Emergent Abundance

Spring has sprung here in Seattle!  After months of seemingly endless clouds and rain, even brief moments of springtime sunshine release tremendous surges of shared joy and optimism.  Springtime sunshine is a beautiful example of Emergent Abundance.  Sunshine is abundant on earth, ubiquitous and free for all.  Its abundance begets the emergence of plants and animals that, in turn, beget abundance for an emergent ecosystem.   Emergent abundance in our natural ecosystems reflects endless cycles of resource and information sharing and continuous value generation within mutually supportive and optimizing systems, where the individual thrives by helping others in the system thrive,

By contrast, our capitalist economy reflects self-reinforcing assumptions of competition and scarcity that drives, and is driven by, greed and fear.  Our conventional top-down hierarchies rely on controlling flows of information and resources to maximize profit for the few at the expense of the many and of the system.   Even those of us who aren’t business leaders may engage in “personal wealth management”.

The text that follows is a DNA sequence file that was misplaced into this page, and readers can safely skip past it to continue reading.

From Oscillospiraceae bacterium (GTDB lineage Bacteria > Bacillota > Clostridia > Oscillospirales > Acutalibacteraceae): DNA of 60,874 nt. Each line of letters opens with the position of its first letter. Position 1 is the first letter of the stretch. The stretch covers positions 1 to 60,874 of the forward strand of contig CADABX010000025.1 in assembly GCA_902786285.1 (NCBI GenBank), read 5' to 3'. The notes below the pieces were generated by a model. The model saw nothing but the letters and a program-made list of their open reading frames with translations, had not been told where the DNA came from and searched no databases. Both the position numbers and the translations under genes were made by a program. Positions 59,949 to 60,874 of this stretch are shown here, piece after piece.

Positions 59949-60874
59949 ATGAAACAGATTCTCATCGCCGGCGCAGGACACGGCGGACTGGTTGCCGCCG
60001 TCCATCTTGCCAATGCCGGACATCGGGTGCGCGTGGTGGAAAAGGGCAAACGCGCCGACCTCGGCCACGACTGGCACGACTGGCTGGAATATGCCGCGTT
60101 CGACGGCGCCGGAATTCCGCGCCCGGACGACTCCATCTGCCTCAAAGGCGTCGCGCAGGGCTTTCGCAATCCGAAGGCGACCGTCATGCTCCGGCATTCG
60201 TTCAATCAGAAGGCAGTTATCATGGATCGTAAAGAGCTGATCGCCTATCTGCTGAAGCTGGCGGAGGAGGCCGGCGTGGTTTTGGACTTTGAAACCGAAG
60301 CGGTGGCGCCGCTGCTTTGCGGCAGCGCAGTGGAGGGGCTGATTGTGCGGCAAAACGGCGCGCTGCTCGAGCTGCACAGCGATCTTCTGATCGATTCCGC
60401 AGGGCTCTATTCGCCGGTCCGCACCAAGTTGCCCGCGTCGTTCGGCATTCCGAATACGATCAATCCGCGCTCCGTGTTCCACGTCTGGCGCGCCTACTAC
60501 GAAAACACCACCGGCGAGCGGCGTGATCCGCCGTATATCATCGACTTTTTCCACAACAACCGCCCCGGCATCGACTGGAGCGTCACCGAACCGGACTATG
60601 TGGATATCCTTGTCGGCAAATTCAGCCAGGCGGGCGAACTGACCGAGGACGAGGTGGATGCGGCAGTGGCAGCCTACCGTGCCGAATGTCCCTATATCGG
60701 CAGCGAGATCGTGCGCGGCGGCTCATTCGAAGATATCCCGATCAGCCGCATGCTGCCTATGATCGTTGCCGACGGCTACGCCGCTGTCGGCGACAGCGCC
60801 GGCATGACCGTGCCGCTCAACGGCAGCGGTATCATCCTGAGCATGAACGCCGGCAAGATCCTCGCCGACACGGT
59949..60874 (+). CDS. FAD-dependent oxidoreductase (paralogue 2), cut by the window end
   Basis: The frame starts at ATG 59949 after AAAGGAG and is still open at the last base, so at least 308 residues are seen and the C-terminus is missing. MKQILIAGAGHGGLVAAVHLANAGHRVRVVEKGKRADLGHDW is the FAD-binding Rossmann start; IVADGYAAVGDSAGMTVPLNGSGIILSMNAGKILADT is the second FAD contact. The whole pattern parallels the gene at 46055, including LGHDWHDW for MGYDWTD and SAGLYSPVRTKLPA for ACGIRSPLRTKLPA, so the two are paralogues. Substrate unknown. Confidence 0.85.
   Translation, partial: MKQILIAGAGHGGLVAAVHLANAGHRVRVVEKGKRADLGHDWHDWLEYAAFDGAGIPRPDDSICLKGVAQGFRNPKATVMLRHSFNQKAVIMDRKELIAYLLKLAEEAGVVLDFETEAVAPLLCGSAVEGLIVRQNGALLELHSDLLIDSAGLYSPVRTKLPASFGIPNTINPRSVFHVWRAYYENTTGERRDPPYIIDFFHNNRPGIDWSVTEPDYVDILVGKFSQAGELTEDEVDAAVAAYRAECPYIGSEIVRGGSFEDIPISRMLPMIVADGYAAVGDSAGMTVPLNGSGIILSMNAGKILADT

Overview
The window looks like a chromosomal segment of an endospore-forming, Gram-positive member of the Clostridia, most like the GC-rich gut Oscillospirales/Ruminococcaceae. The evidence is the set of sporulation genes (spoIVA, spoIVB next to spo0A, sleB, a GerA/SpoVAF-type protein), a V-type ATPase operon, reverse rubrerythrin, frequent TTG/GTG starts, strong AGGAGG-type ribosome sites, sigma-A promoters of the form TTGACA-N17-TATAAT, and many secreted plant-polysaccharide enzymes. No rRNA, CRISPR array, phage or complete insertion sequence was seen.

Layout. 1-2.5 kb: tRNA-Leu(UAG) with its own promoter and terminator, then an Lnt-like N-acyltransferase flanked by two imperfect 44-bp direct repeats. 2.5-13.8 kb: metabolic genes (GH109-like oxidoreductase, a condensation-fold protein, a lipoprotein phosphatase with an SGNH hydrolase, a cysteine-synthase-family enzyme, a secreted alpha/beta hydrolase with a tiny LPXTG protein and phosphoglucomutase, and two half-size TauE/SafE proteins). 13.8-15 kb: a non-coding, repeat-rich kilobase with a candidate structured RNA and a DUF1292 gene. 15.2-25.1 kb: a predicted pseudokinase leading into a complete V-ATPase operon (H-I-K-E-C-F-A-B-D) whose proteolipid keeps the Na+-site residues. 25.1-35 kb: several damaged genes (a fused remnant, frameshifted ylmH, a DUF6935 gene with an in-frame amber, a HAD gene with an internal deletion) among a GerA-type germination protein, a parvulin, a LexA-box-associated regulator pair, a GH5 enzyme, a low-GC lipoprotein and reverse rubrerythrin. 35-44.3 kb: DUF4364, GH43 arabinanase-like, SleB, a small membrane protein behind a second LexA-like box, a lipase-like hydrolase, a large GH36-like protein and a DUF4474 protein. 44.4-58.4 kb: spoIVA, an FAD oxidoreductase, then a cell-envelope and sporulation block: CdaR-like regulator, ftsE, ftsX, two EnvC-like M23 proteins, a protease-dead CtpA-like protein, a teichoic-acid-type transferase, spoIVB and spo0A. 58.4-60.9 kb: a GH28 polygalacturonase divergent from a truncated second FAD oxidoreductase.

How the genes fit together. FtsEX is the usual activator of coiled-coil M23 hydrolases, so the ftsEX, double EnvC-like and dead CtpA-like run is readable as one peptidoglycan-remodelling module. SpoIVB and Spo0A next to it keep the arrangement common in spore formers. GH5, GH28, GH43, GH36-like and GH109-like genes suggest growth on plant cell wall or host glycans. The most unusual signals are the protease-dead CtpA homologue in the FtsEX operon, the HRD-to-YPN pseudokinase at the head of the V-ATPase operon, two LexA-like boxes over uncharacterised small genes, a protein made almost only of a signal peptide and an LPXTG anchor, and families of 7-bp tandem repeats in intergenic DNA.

Where do these assumptions come from? As we have pointed out many times, humans are part of nature, and competition, scarcity, greed and fear are natural — but they represent only a small part of nature.  The language we use around business is peppered with references to nature, with expressions like “pecking order”, “dog eat dog”, “leader of the pack”, or “king of the jungle”.  This language implies that nature is dominated by fierce competition and unbreakable top-down hierarchies.  Competition and top-down hierarchies certainly do exist in nature, but they are neither universal nor constant.  Successful species and ecosystems simply cannot afford to waste limited energy and resources constantly fighting.

In nature, competition is used sparingly to optimize reproduction and balances among consumers and resources.  Scarcity is a local phenomenon which is overcome through creativity and innovation.  Greed is temporary and drives preparation for periods of needing to go without.  Fear is used to help avoid unnecessary risk and danger.  All are present and necessary, yet none are dominant, and certainly not the underpinning principles of healthy ecosystems.

Nature is built on synergies and self-optimizing systems that generate continuous shared value — emergent abundance.  As a being of nature, you intuit this when you experience the shared joy and optimism of the springtime sun.  Can you imagine extending this emergent abundance to an economy driven by knowledge, understanding, ideas, and love?